5. Serge Ibaka – Oklahoma City Thunder

Serge Ibaka is the games modern day Dikembe Mutombo, in that he is notorious for his shot-blocking prowess. The last three seasons Ibaka has averaged 2.4, 3.7 and 3.0 blocks per game, leading the league for three straight seasons. Last season, Ibaka became more than just a shot blocker when he improved his offensive game, he tallied 13.2 PPG with a career high .573 FG% and .351 3PT%. He is only 24 and has no weak spots in his game; if he continues to become a more versatile option on offense, Ibaka could easily jump up on this list while helping the Thunder to a title.

4. LaMarcus Aldridge – Portland Trail Blazers

LaMarcus Aldridge is your prototypical NBA power forward. At 6′ 11″ and 240 pounds, wielding an offensive skill set that leaves little to be desired, he has all the tools necessary to dominate in the NBA. What distances him from becoming mentioned in the same light as someone like Tim Duncan is that he is at best an average defender. His career average of 1.0 BPG isn’t terrible, but at nearly seven feet, you’re bound to get the occasional block. At 28, he isn’t likely to suddenly improve drastically in one specific area of his game. But very few big men are as durable and efficient on the offensive end as Aldridge. Additionally, for two straight seasons Aldridge has shot over 80 percent from the free throw line. Not many big men in the game can say that.

3. Blake Griffin – Los Angeles Clippers

Blake Griffin’s career started with a gruesome injury that resulted in a broken kneecap. The injury kept him from competing in a single game in his first year in the NBA. Since then, he has missed just two games in three seasons. With concerns about his knee no longer an issue, Griffin can strictly be evaluated by what he does on the court. What he does on the court is a lot of dunking, and a lot of rebounding. Career averages of 20.4 PPG and 10.4 RPG are great, but he is below average on defense and only picks up a block about every other game or so. But there’s hope. He is only 24 and has shown he is capable of improving weaknesses in his game. In 2012, he finished the season with a .521 free throw percentage. Last year, he shot a career high .660 — an impressive improvement. Playing on the playoff-bound Clippers, Griffin’s minutes have been reduced significantly over the past three seasons to ensure he is healthy when it matters most. Lastly, Griffin led all NBA power forwards last season with a 14.1 estimated wins added over a replacement player.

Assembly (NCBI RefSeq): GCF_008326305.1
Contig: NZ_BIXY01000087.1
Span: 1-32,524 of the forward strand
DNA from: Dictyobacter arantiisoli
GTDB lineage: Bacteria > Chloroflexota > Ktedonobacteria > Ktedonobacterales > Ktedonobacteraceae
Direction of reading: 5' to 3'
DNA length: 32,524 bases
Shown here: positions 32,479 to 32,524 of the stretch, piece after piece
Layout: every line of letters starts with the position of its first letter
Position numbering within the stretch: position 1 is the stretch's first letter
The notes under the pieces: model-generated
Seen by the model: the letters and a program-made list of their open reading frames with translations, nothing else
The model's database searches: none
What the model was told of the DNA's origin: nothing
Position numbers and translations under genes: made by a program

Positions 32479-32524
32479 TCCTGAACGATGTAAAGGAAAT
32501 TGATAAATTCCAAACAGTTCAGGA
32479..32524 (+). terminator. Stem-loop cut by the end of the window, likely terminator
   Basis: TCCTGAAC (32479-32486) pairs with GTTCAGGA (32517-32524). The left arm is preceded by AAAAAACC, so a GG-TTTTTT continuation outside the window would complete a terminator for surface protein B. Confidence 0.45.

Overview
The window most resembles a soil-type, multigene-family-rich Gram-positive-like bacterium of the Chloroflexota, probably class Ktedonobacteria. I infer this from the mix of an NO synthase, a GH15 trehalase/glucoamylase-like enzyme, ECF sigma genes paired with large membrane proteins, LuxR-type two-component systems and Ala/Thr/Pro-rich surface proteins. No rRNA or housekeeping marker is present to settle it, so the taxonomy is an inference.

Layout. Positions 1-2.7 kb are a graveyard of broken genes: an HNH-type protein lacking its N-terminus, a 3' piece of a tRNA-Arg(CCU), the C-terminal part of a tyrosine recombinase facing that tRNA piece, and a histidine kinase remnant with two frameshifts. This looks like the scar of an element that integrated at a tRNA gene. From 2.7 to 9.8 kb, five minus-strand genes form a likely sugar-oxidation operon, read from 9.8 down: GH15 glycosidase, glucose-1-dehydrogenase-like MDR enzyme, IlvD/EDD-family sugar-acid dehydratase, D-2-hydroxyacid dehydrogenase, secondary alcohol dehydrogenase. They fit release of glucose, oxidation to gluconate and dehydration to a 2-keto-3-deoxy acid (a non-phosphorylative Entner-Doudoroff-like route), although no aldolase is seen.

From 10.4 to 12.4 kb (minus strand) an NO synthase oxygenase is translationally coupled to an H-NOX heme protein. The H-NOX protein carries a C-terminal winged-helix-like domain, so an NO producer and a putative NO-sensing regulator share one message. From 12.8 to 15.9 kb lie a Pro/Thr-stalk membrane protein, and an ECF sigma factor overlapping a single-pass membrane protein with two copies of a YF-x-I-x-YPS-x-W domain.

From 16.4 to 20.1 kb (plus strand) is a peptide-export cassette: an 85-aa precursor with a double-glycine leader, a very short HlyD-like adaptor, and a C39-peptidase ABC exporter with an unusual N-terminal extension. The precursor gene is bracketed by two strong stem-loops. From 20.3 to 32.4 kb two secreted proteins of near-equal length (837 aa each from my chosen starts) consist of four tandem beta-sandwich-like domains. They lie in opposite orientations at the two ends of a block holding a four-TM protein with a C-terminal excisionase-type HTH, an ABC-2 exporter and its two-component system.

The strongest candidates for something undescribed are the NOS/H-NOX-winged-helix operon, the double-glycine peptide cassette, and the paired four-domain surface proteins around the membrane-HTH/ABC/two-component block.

2. Dirk Nowitzki – Dallas Mavericks

The 35-year-old German revolutionized the power forward position. At seven feet tall, Nowitzki has what might be the sweetest jumpshot in the game — at any position. His style of play, which produced superstar-level numbers, was always questioned for whether or not it would translate into winning an NBA title. In 2011, Nowitzki carried the Mavs on his back to beat the Miami Heat in the finals. He is on a fast decline, especially after missing 29 games last season, but there are still very few players in the game you would want playing on your side in a Game 7. It might be a long time before we see another player like Nowitzki, so enjoy watching him while you can.

1. Tim Duncan – San Antonio Spurs

With so many young big men emerging in the game, it’s incredible that Dirk Nowitzki and Tim Duncan continue to hold on to the top honors. The 37-year-old Tim Duncan had a tremendous season last year after two years of decline (17.8 PPG, 9.9 RPG, 2.7 BPG and a career high .817 FT%). No one expects him to continue visiting the fountain of youth, but when the Spurs inevitably reach the playoffs, there is no big man they’d rather have pounding down low than Duncan. He will go down as one of the greatest power forwards the game has ever seen — and he has four rings to back that up.

Positional power rankings: point guard

Positional power rankings: shooting guard

Positional power rankings: small forward